I don’t understand the zombie process in Linux. Can someone explain this please? Thanks

Server Administration ForumI don’t understand the zombie process in Linux. Can someone explain this please? Thanks
DiamakaCake asked 2 weeks ago PPU : 5

1 Answers
MaCrush answered 2 weeks ago

Understanding the zombie process in Linux.

Like a zombie, this type of process is a process that is dead but still actively occupying space (or still oppressing the living in the case of movie or game zombies).

Technically explained, a zombie process on Linux is a process that has finished running but still has an open entry. This open entry usually happens to child processes whose parent processes haven’t read and approved their exit.

Moreover, only faulty programs or poorly programmed parent processes create zombie processes.

Since you asked about zombie processes, I will answer this question and also give you more related information. I’ll explain how to view zombie processes in your system, the effect that zombie processes have on your Linux, and how to prevent zombie processes from occurring.

But before that, I’ll explain what processes mean and how they work in Linux.


A Linux process is a program that is currently running. A process is very different from a program because a program includes lines of codes and instruction sitting in the memory without performing any task. Therefore a program becomes a process only when it begins executing.

Processes are created when an existing process (a parent process) creates a duplicate of itself. Mind you, a parent process and its child only share the same environment, and sometimes some similar tasks, but they have different process IDs.

In Linux, a process can be created using the system() function or the fork() and exec() functions.

Meanwhile, processes are created in the Linux kernel and they need resources to function. Some of the resources that are allotted to them include CPU time, memory space, among others.

Furthermore, processes can be majorly divided into two; the foreground processes and the background processes. Foreground processes are those processes that were started by a Linux user; in order words, they are non-automatic processes. On the other hand, background processes are automatic processes that don’t need user input to start.

Going back to zombie processes; after a process has been executed, it leaves behind its descriptor (this usually occupies very small memory space).


A well-programmed Linux system will send an alert to the parent of this zombie process on the status of its child process. This, it does, using the SIGCHLD signal.

When this is done, the parent uses the wait() call to read its child status (exit status). After which the descriptor (the zombie process) exits the system’s memory. This whole process happens in seconds so you mightn’t notice it.

However, in a case where either the system doesn’t alert the parent on the status of its child process or if the parent doesn’t react to this alert, then the zombie process remains in the system’s memory.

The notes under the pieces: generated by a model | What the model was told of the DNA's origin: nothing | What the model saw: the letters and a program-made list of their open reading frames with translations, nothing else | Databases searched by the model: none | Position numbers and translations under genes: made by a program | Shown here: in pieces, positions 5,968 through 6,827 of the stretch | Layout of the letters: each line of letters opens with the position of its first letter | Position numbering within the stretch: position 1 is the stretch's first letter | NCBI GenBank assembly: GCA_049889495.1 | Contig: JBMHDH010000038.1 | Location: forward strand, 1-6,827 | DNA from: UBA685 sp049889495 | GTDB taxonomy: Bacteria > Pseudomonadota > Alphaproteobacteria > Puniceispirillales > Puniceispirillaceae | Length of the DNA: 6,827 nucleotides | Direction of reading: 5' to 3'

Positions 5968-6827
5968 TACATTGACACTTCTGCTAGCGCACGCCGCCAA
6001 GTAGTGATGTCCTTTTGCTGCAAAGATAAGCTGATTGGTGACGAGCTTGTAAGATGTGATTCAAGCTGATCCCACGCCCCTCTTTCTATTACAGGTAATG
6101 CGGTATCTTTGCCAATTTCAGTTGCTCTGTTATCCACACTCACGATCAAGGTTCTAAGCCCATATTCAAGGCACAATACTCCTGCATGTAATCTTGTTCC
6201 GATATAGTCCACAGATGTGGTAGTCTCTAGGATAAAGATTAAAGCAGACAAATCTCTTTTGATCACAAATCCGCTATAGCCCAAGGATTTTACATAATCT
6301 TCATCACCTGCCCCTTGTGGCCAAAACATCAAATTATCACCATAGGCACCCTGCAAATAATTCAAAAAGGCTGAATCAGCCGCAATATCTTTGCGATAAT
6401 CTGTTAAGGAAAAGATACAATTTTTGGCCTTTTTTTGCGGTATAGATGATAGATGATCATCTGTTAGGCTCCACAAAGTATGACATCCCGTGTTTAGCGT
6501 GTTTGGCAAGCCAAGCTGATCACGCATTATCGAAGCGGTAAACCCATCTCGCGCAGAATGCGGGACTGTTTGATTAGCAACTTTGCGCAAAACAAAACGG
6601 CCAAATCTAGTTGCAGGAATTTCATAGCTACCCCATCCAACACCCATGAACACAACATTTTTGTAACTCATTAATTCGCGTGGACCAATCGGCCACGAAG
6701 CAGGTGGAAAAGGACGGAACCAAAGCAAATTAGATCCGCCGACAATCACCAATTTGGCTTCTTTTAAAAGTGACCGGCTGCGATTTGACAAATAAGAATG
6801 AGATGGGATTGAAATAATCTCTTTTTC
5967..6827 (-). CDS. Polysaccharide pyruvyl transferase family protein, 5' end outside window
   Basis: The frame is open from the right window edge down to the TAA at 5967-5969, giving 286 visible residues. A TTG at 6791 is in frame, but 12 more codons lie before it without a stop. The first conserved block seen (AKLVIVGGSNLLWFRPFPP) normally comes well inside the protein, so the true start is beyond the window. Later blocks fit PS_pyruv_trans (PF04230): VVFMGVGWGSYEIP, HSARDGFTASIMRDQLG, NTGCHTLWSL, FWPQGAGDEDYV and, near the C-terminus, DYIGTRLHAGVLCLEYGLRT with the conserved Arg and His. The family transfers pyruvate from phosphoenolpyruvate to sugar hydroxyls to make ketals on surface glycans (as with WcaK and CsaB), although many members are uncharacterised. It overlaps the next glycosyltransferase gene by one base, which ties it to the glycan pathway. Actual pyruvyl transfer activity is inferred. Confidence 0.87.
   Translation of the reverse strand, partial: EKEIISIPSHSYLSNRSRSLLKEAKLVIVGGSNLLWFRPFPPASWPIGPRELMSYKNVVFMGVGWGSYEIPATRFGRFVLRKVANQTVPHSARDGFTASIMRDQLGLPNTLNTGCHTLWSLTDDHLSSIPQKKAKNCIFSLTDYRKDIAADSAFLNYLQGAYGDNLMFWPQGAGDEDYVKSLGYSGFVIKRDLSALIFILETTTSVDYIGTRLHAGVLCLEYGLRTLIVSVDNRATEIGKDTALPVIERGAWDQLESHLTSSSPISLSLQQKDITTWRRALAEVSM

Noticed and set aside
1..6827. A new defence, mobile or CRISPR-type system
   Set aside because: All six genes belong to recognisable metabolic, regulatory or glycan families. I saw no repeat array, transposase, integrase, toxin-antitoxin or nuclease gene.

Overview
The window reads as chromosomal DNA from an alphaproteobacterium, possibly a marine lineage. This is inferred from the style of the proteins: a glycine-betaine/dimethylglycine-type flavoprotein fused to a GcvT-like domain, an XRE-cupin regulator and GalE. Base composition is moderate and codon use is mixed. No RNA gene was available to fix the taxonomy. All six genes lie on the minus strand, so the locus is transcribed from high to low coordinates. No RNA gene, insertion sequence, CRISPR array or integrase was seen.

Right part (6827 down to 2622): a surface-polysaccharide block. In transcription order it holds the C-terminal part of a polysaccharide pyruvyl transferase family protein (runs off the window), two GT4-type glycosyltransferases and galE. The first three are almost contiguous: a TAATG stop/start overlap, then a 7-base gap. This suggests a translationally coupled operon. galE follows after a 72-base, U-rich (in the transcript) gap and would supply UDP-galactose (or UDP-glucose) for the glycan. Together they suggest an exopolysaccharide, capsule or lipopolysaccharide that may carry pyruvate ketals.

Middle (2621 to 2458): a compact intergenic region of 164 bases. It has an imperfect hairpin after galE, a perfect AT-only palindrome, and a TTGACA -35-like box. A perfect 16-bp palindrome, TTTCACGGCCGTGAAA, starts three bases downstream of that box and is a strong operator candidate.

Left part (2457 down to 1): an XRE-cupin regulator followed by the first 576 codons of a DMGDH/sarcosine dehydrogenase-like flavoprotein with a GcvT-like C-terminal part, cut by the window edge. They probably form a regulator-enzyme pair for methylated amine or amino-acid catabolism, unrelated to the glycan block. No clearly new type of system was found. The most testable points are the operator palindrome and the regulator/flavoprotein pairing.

No matter the amount of humanity that is left in a zombie (in movies and games), it doesn’t change the fact that it remains a zombie. This means that it will get hungry, and try to eat anything that has blood flowing in its veins.

Relatably, the zombie process causes some damages to your Linux system no matter the amount of memory space that they occupy (which is usually very small).

Linux issues a limited number of process IDs to processes, and since the zombie processes tend to retain their process IDs until they are fully removed, this could cause a problem. Therefore, if your system doesn’t get rid of its zombie processes, these processes could horde process IDs. Which will, in turn, prevent other important processes from launching.


I will like to remind you that zombie processes won’t cause much damage to your system if they are small-scaled. But if you feel that they are much and would like to clean them up, then this is what you need to do.

Since the accumulation of zombie processes can be caused either by a faulty system program or a faulty parent program, then its cleaning process is divided into two.

ALERT THE PARENT PROCESS: you can use the “kill” command to help your system to alert the parent process on the status of their child process. This is to say that on behalf of your system’s program, you are sending the SIGCHLD signal to the parent process.

But before you do this, you have to know the particular parent process that owns the child process (now zombie process,) that you want to remove. You can use this code to do that:

"$ ps –o ppid = "

When you know which parent process to alert, you can go ahead to use the code below to alert the parent.

"kill –s SIGCHLD (where pid is the parent’s process ID)"

KILL THE PARENT PROCESS: if the zombie process accumulation is the fault of a poorly programmed parent process, then you have to kill the parent process.

You can do this with this code:

"$ kill -9 "

Next, you have to assign a parent process to that zombie process, this is the only way you can kill the zombie process. You can make init the parent of the zombie process.

NB: init is the number one program in a Linux system, manufacturers’ installed, and it is assigned the process ID number one, that is PID 1. If you don’t find the init in your system, then that might be because it has been replaced by the system initialization process (as is seen in newer Linux distributions).

Init will read and approve the exit status of those zombie processes.


You can do this by asking your system not to store or keep a record of zombie processes. The following line of code will help you:


There, that’s all you need to know about zombie processes on Linux.